This post has been updated with previously unavailable data on the March 17th primaries.
Women have become the most dominant demographic in determining the outcome of this year’s Democratic presidential nomination and will be equally important in November’s general election. Women have participated more than men in all the Democratic primaries so far. Their overwhelming preference for former Vice President Joe Biden has effectively ended the race four months earlier than was expected just two weeks ago. When Biden is nominated at the Democratic convention in July and chooses, as he has promised, a woman for his running mate, the Democratic Party will solidify its status as the women’s party in American politics for the foreseeable future.
In all the contests for which there is either exit or entrance polling data, women made up 57% of all Democratic voters—a disproportionately larger share than their presence in the overall population. In those contests, Bernie Sanders’s support was disproportionally male—sometimes by as little as two percentage points in his home state of Vermont, but usually by as much as six to ten points, and by even larger margins in states where either Senators Amy Klobuchar or Elizabeth Warren were also viable opponents. By comparison, Biden’s vote was about evenly split between men and women in the first four contests, including his crucial victory in South Carolina. But after that, Biden’s disproportionate support among women fueled his primary victories in every region of the country. For example, in Maine, Missouri, Virginia, and Washington, Biden’s support was eight percentage points higher on average among women than men. Once it became clear that Joe Biden was the best bet to defeat Donald Trump, women flocked to his candidacy.
In the three primaries held on St. Patrick’s Day, Biden’s lead among women continued to hold. It ranged from four points in Florida and Arizona to fourteen points in Illinois, according to “primary polls” (phone surveys taken immediately prior to those states voting.) However, the results of the three primaries presented on CNN and MSNBC failed to even mention the data these “primary polls” showed about how men and women voted in any of the three states.
Prior to the Michigan primary, that state was considered particularly critical for Sanders to slow the momentum toward Biden, given his surprising victory there over Hillary Clinton in the 2016 primary and its role as a key November battleground state. This year, Sanders came within four points of Biden (43% to 47%) among men, but men made up only 46% of Michigan’s Democratic primary participants. Meanwhile, among women, who comprised 54% of the Democratic primary electorate, Biden overwhelmed Sanders by a stunning margin of 23 points (58% to 35%).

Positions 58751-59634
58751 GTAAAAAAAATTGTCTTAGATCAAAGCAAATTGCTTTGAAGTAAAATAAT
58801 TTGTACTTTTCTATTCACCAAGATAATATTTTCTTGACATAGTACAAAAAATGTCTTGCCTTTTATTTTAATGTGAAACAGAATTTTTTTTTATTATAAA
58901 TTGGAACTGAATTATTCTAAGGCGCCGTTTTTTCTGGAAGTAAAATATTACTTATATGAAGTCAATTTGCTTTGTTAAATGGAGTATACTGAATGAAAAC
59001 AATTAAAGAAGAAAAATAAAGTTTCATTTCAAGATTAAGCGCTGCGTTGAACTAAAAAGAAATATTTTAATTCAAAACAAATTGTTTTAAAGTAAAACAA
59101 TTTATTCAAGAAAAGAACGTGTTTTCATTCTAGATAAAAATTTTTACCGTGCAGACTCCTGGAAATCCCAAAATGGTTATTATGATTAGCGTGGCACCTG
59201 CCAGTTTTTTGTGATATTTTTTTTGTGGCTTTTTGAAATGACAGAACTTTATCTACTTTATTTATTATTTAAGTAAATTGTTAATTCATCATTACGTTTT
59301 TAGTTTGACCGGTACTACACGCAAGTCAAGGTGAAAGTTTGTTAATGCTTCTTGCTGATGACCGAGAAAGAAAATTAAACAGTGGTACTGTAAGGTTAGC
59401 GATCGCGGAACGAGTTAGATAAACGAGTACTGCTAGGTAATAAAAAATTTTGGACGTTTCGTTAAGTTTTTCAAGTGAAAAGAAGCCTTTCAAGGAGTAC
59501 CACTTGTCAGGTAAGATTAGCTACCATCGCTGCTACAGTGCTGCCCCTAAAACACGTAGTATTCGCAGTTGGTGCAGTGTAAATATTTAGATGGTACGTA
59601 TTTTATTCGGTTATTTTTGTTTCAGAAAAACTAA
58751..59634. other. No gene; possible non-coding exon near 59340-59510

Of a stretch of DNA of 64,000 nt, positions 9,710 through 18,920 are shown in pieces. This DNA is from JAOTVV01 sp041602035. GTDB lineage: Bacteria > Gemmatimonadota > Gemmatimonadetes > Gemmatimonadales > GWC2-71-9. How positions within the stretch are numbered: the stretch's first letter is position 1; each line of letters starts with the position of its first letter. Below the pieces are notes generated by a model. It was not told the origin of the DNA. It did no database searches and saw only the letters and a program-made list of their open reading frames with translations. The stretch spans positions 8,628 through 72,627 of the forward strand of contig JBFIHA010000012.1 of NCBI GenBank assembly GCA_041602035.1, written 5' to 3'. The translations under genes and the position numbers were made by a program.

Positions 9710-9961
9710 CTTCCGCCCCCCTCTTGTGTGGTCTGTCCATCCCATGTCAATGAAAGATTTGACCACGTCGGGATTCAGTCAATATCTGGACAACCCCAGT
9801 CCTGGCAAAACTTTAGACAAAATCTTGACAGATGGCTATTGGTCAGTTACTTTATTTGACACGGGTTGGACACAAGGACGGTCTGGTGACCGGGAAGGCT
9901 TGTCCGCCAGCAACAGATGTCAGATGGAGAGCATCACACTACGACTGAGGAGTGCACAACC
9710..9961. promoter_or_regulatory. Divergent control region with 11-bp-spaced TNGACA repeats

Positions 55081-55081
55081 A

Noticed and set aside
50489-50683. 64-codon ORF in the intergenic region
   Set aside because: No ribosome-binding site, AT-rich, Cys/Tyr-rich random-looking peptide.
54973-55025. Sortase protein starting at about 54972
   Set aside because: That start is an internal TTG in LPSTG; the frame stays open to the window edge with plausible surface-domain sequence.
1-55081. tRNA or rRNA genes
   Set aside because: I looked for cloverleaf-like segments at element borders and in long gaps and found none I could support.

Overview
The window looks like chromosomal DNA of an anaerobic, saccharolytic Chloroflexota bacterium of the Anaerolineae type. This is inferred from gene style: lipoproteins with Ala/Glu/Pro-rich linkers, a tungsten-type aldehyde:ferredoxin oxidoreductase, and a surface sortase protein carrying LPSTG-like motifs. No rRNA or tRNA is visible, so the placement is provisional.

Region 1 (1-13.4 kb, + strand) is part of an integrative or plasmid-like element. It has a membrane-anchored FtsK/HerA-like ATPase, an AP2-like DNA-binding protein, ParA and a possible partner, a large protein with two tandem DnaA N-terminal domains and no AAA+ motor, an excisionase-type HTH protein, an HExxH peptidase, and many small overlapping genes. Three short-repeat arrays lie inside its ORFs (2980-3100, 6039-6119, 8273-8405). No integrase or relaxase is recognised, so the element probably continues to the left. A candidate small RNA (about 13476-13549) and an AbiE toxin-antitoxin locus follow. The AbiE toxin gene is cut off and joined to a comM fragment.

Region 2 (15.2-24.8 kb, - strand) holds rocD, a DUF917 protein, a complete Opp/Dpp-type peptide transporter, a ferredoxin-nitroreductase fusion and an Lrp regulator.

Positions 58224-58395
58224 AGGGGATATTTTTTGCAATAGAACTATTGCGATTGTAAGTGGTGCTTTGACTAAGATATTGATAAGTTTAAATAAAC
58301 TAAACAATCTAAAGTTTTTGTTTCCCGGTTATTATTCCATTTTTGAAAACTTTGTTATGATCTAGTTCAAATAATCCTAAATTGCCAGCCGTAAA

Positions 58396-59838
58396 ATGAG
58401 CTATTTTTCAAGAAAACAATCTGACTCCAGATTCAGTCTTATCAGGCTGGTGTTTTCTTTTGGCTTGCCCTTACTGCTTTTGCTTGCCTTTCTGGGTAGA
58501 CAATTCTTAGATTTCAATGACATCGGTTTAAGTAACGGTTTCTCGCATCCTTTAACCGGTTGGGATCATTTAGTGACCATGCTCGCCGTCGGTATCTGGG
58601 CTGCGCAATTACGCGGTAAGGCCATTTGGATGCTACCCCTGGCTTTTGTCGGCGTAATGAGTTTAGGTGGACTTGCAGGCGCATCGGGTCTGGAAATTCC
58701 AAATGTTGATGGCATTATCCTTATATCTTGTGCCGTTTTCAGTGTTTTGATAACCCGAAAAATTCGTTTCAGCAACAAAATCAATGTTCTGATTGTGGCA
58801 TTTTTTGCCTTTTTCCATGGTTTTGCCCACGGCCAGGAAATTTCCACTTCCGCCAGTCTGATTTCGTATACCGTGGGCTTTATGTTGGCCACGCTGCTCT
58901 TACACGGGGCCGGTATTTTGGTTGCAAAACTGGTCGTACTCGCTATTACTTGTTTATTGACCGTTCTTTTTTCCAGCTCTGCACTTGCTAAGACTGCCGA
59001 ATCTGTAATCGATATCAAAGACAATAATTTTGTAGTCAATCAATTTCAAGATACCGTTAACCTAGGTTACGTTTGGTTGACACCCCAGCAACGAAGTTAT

Biden’s victory in Michigan was especially noticeable in the suburban counties just north of Detroit—one upscale, the other more blue-collar. The former, Oakland, saw a 45% increase in turnout over 2016 when Sanders came within 4 points of Hillary Clinton there. This year Biden won it by 22 points. In neighboring Macomb County, home of the mythic Reagan Democrat, turnout was up by one-third, and unlike 2016’s virtual draw, Biden defeated Sanders there by 17 points.
Although pundits were quick to pronounce these results as just the latest examples of suburban women turning out in droves to vote Democratic, in fact it was women of every social class and ethnicity that enabled Biden to beat Sanders in every county in Michigan from university towns to rural counties “up north” to the City of Detroit. As one older woman told FiveThirtyEight’s reporters at a Sanders rally in Ann Arbor, “I really just want a president who won’t keep me up at night, thinking about what he’s going to do next, thinking about who he’s going to appoint to the Supreme Court. The most important thing to me in this election is just ensuring that Donald Trump is no longer our president.”
This hostility to Trump is causing women not just to be more likely to vote in Democratic primaries but also to identify as Democrats. In a February 2020 survey of likely primary voters, 63 percent of Democratic women said that their party affiliation was somewhat or very important to their identity, a statistically significant difference with men, only 58 percent of whom felt that way about being a Democrat. Previous research found that partisanship is a more important personal factor for women than for men, with two-thirds of women over 45 saying that being a Democrat was an important part of their identity.
As loyal members of the Democratic Party, women are determined to nominate the candidate they think has the best chance of beating Trump. An NBC/WSJ survey taken just before the St. Patrick’s Day primaries in Arizona, Florida, and Illinois showed 64% of women supporting Biden over Sanders nationally and, in a harbinger of things to come in November, 63% of women also preferred Biden over Trump in the general election. By comparison, only 55% of women voted for Barack Obama against Mitt Romney in 2012.
This year, women have provided Biden the votes he needs to become the Democratic standard bearer. In the fall, they are poised to provide him the same level of support against Donald Trump that only minorities and Millennials have offered Democratic presidential nominees in recent general elections. Once the convention follows Biden’s lead and nominates a woman for Vice President, the Democrats will have forged an invincible majority coalition for this falls’ campaign and for years to come.